Women for peace: Strengthening local capacities to transform conflict in border area of Borana- Marsabit in Ethiopia and Kenya
In the face of growing female exclusion, vulnerability threats and risks in the conflict-prone border area between Ethiopia and Kenya, the project aims at enhancing women’s leverage in conflict prevention, resolution, peace building, relief and recovery in the region. It promotes women’s empowerment and gender transformative programming as well as local capacities to ensure that more women are an integral part of humanitarian, development and peace responses in the target region.
1.Women are able to promote their needs and influence priorities of Humanitarian Aid interventions when a crisis occurs. 2. Women influence the decision-making process on natural resource management within the local and traditional authorities. 3. Women participate in peaceful conflict resolution.
Target group / Beneficiaries
The project will work with 15,000 individuals of vulnerable pastoralist households, out of which at least 25% are female-headed, meaning in total 90.000 people are expected to directly and 873.662 to indirectly benefit.
While Swiss Church Aid is leading the implementation of the project, it is partnering with two local organisations, namely Community Initiative Facilitation and Assistance (CIFA) in Kenya and Ethiopia respectively.
The target region is the border area of Ethiopia and Kenya, particularly four woredas of Borana (Moyale, Miyo, Dire and Dillo), Ethiopia and three districts of Marsabit County (Moyale, Sololo, and North Horr) in Kenya.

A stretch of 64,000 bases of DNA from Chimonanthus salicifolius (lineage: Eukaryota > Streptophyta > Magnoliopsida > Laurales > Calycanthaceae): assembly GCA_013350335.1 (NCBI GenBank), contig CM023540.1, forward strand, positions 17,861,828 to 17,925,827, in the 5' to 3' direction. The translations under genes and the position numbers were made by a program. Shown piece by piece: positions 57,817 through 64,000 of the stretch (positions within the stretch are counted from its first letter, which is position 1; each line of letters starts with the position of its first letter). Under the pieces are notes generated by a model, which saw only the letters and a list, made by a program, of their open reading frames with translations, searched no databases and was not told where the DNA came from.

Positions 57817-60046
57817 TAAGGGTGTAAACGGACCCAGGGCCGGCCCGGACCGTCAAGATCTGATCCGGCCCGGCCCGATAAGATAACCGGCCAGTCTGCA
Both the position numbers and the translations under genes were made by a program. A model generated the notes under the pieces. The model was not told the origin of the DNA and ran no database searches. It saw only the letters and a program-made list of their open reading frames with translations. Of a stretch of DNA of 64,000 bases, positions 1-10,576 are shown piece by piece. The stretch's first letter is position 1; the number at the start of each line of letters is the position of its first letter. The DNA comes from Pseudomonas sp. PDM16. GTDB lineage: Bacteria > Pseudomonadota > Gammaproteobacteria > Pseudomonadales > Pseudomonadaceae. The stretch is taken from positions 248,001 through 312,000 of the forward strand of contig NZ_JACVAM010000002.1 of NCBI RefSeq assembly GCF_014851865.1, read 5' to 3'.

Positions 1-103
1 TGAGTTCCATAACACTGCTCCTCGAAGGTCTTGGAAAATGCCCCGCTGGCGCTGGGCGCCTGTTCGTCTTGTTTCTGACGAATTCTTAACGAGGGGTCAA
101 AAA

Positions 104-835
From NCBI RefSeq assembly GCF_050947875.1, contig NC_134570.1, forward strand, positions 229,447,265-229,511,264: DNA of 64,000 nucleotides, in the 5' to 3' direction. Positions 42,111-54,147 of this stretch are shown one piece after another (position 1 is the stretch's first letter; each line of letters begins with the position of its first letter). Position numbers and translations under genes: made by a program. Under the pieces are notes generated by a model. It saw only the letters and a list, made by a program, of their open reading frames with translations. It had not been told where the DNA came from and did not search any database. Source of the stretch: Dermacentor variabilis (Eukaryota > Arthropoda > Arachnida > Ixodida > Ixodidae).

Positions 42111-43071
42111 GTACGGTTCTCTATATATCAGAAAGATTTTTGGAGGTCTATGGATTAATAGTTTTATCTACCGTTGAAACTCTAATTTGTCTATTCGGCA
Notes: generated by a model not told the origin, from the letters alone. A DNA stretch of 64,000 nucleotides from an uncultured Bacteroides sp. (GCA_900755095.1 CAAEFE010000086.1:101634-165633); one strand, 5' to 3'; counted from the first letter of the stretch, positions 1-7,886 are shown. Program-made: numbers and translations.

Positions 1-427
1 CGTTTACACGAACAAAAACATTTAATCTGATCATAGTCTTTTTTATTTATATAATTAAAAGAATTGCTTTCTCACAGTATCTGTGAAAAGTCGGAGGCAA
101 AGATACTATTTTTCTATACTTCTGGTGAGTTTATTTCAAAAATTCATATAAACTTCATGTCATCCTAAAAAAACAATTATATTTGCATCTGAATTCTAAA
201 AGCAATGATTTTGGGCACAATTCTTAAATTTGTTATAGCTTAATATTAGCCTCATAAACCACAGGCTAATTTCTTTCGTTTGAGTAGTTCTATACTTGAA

Professional trainings, complimented by workshops, support to council meetings and peer-to-peer trainings to increase and build local capacities.
Local disaster risk management drafts, micro-business development plans and key cross-border mappings.
Social and behavioural change communication actions, cross-border natural resource management meetings as well as the development and translation into local languages of conflict analysis and sensitivity tools.
Cross-border tensions are high along the Ethiopia-Kenya border which stretches over a length of over 800 kilometres. Borana in Oromia, Ethiopia’s largest region, shares the largest portion of the boundary with Marsabit County in northern Kenya. This porous cross-border area is remote from the capitals (Nairobi and Addis Ababa), with poorly developed infrastructure and social indicators that lag behind national averages. Natural resources are increasingly scarce and under pressure due to growth in human and livestock populations, pastureland degradation, extensive bush encroachment and climatic variability and shocks. The consequences of arising conflicts are immense since they significantly impact long-term peace and stability, as well as the attainment of Sustainable Development Goals (SDGs) in Ethiopia, Kenya and the larger East Africa region.